A comment such as “must be nice,” when looking at the top accommodation tier at an all-inclusive resort, is all you need to start suggesting what other things might be “nice” if the client’s budget cannot consider that top level. You can also open the discussion by asking “If you could wave a magic wand, where would you want to stay and what would you want to do on your vacation?”
4. Know your stuff Become familiar with the details of the vacations you sell. Know what upgrades are available at every step along the way, from the time the clients leave their home, to the flight, transfers, accommodation, meals, and activities.
The more knowledge you gain, the more suggestions you can make to your clients.
5. Brochure bravado Either in person or online, ensure that your clients know how to translate a brochure into real-speak. When you mention the fifteen different room types that the resort offers, the client may be compelled to ask how the dollar difference may affect their stay.
You have opened the proverbial door to the accommodation question and invited the client to step inside.
6. The value proposition A savvy expression notes that “price is only an issue in the absence of value.” It’s important for the client to know that price differences allow clients to customize their trip as they please.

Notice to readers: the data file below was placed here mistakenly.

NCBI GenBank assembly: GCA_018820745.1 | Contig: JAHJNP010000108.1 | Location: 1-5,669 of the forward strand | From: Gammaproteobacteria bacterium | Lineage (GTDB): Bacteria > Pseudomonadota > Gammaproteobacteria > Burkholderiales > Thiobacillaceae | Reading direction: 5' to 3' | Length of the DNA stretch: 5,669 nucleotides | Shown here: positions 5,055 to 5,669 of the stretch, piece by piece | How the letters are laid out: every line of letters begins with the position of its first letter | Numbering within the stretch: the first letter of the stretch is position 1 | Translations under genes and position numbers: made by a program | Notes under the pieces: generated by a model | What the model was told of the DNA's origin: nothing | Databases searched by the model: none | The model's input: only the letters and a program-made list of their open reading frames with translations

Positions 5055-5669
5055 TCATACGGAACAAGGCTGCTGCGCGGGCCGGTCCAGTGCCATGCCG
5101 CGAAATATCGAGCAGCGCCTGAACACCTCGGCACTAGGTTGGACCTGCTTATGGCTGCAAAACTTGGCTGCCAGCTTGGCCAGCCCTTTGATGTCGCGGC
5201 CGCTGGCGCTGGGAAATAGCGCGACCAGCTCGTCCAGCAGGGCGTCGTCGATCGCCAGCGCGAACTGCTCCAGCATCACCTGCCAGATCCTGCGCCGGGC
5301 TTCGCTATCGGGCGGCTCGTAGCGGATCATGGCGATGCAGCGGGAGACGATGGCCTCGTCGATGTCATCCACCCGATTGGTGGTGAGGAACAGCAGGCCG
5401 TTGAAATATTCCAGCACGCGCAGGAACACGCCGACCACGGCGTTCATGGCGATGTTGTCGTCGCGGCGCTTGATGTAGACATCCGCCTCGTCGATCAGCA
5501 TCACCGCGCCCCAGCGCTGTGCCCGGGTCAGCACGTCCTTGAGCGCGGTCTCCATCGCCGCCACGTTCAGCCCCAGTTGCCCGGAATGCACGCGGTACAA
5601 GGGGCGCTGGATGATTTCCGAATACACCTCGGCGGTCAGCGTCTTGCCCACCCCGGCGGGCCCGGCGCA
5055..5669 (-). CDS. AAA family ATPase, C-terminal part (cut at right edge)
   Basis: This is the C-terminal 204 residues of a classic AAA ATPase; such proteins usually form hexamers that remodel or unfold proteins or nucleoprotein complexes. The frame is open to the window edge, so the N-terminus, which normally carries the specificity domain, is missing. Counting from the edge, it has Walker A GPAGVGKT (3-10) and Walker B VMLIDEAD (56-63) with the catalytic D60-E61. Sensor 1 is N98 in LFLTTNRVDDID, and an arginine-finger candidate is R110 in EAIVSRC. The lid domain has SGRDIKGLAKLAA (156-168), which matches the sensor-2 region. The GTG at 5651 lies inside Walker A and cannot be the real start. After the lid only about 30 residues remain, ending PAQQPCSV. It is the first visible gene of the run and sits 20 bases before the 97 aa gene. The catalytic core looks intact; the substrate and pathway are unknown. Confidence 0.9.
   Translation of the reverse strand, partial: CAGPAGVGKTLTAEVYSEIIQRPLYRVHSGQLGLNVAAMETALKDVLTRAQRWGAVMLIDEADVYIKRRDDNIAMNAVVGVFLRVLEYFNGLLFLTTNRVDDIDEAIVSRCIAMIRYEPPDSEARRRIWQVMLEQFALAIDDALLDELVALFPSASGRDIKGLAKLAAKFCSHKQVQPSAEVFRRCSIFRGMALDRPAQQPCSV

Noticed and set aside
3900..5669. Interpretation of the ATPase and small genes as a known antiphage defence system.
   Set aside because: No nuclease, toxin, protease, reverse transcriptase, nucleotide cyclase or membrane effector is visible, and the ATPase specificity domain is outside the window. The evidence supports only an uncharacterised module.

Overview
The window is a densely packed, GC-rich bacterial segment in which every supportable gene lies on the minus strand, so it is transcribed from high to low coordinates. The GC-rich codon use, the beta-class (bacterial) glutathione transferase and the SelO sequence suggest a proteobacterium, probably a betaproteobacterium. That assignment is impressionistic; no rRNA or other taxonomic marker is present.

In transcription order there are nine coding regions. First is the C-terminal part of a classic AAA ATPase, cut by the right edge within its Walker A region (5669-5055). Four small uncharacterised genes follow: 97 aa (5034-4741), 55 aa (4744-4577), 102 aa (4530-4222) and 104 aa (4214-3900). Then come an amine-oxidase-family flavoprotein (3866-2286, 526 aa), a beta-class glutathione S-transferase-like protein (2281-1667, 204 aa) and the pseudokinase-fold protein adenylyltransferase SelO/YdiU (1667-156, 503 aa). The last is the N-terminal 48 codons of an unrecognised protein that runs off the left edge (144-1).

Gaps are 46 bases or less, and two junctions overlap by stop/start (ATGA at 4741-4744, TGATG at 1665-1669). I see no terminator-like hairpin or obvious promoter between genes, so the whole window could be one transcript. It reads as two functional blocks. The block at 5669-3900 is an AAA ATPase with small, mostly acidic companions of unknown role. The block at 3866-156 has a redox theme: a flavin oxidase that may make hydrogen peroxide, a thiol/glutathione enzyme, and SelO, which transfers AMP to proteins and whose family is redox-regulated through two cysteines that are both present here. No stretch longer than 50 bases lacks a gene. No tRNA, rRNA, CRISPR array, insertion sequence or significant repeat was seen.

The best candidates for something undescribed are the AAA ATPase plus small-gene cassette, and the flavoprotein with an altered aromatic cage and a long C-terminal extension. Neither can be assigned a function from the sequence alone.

If they want more comfort and services, then there is the option to pay for it, and those who don’t want these additions have the option to decline. It’s also important to know that value can be added in small increments, it’s not an all-or-nothing proposition.
7. Upselling common sense—defined Sometimes the concept of upselling is mistakenly defined as convincing a client to upgrade or add-on so that the seller (you) can earn more commission.
This thinking is archaic at best. While commission will be earned as a reward for hard work and knowledge acquisition, upselling allows you to drive home the point that you are providing service options with the client’s well-being in mind.
Your goal is to retain the client for future sales. This the result of that hard work you do.
8. How you gonna keep ‘em down on the farm? It’s a no-brainer to say that customer care continues after the vacation is over. This is the time to survey—talk email, Facebook etc.—what the client liked and disliked and what he or she would improve. This is research for their next trip.
“Some of the guests were drinking premium Scotch because they paid a bit more. I want that next year”. “Our friends invited us to their cabin. They had a balcony. We want one next time."
A great song to keep in mind when considering luxury options for budget-conscious travelers is the first World War ditty, “ How you gonna keep ‘em down on the farm, after they’ve seen Paree.”
The idea was that farm boys, who had become soldiers and had then experienced Paris, would never want to return to the farm again.
Once your clients have experienced an upgrade, no matter how small, it’s more likely they will want more –from you—in the future. Are you prepared?
Steve Gillick is the Active Ingredient at Talking Travel, www.talkingtravel.ca, a consultancy in Toronto, Canada that specializes in writing and speaking about destinations, niche markets and travel trends. Contact Steve at: firstname.lastname@example.org.